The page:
‘Adulting’ over social media, for instance, seems to be at the heart of most people’s irritation with the young, fuelling their contempt, adding to the argument that the young are unable to cope with discomfort and struggle with the challenges life throws at them. I admit that I bought into this narrative for years. However, I have recently revised my opinion. Now I see willingness by this generation to admit their struggles and take steps to address the situation in a way that best makes sense to them: seeking help. This is important; going to a therapist translates, to some, as “not being able to cope” or more scathingly, “weak and pathetic”. It misses the point that the Millennials have different way of seeing things and a very different experience growing up from that of their parents. These differences, in themselves, are not the problem; it’s the acceptance of these differences. Parents don’t want to be judged by their children and neither do the young.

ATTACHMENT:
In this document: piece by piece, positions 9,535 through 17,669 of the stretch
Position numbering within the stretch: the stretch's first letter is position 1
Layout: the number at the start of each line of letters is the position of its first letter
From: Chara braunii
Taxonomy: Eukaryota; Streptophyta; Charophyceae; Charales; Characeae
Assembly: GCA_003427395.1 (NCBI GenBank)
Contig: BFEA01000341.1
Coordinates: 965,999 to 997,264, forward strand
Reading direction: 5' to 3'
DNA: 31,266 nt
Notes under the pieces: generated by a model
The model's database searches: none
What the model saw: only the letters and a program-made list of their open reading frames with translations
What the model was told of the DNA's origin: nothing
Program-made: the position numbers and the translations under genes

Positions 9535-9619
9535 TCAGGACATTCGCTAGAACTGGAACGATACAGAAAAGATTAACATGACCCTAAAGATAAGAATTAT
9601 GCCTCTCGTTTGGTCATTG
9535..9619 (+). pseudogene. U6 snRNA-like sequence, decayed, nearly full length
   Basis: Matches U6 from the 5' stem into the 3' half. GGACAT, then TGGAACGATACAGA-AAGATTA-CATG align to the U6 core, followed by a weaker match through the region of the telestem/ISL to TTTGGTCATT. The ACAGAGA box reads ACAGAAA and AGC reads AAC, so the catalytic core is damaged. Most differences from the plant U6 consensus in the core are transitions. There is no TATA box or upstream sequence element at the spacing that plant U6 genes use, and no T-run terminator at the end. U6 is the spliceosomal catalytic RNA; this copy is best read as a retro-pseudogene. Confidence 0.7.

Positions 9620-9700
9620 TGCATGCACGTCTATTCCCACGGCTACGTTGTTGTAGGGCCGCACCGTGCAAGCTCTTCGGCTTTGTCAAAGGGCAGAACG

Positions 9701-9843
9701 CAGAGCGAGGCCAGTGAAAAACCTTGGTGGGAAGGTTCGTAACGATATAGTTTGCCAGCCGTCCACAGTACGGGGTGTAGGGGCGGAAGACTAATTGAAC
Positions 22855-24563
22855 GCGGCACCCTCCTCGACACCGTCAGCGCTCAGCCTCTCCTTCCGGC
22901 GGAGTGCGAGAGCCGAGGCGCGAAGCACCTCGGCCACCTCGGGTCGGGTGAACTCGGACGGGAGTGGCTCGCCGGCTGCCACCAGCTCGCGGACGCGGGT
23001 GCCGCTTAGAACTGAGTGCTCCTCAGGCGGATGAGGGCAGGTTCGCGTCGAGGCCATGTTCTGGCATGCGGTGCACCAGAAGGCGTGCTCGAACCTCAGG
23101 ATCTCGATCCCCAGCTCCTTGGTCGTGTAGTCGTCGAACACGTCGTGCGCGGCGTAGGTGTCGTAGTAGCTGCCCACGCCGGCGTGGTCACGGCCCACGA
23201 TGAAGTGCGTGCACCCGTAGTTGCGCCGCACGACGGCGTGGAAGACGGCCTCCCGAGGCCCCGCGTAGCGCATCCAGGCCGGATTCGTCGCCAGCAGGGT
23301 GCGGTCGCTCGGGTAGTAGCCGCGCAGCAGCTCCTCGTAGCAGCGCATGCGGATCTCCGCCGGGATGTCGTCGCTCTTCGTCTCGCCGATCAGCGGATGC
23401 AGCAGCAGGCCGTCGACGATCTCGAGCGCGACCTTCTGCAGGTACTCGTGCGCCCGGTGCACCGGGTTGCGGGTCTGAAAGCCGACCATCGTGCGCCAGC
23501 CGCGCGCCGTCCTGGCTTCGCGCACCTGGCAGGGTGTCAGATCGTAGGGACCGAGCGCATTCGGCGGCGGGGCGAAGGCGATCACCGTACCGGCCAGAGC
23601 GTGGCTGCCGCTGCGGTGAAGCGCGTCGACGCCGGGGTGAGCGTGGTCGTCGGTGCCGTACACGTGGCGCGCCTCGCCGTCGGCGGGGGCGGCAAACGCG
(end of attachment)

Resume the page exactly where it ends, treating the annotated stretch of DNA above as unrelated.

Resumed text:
It’s easy to be disparaging about Millennials and ridicule them as they struggle to cope with the realities of being an adult. But this approach quickly becomes a cliche; isn’t it far more useful to take time to understand what is going on? I sometimes wonder if much of the cynicism directed at the young has more to do with the fact that they actually voice the feelings of how challenging being an adult can sometimes be because the reality is that most young people are hardworking and responsible adults. Perhaps it is the older generation’s need for the young to struggle in the same way they did. It might be more useful for that generation to take into account that the challenges of the young are very different from their own experiences.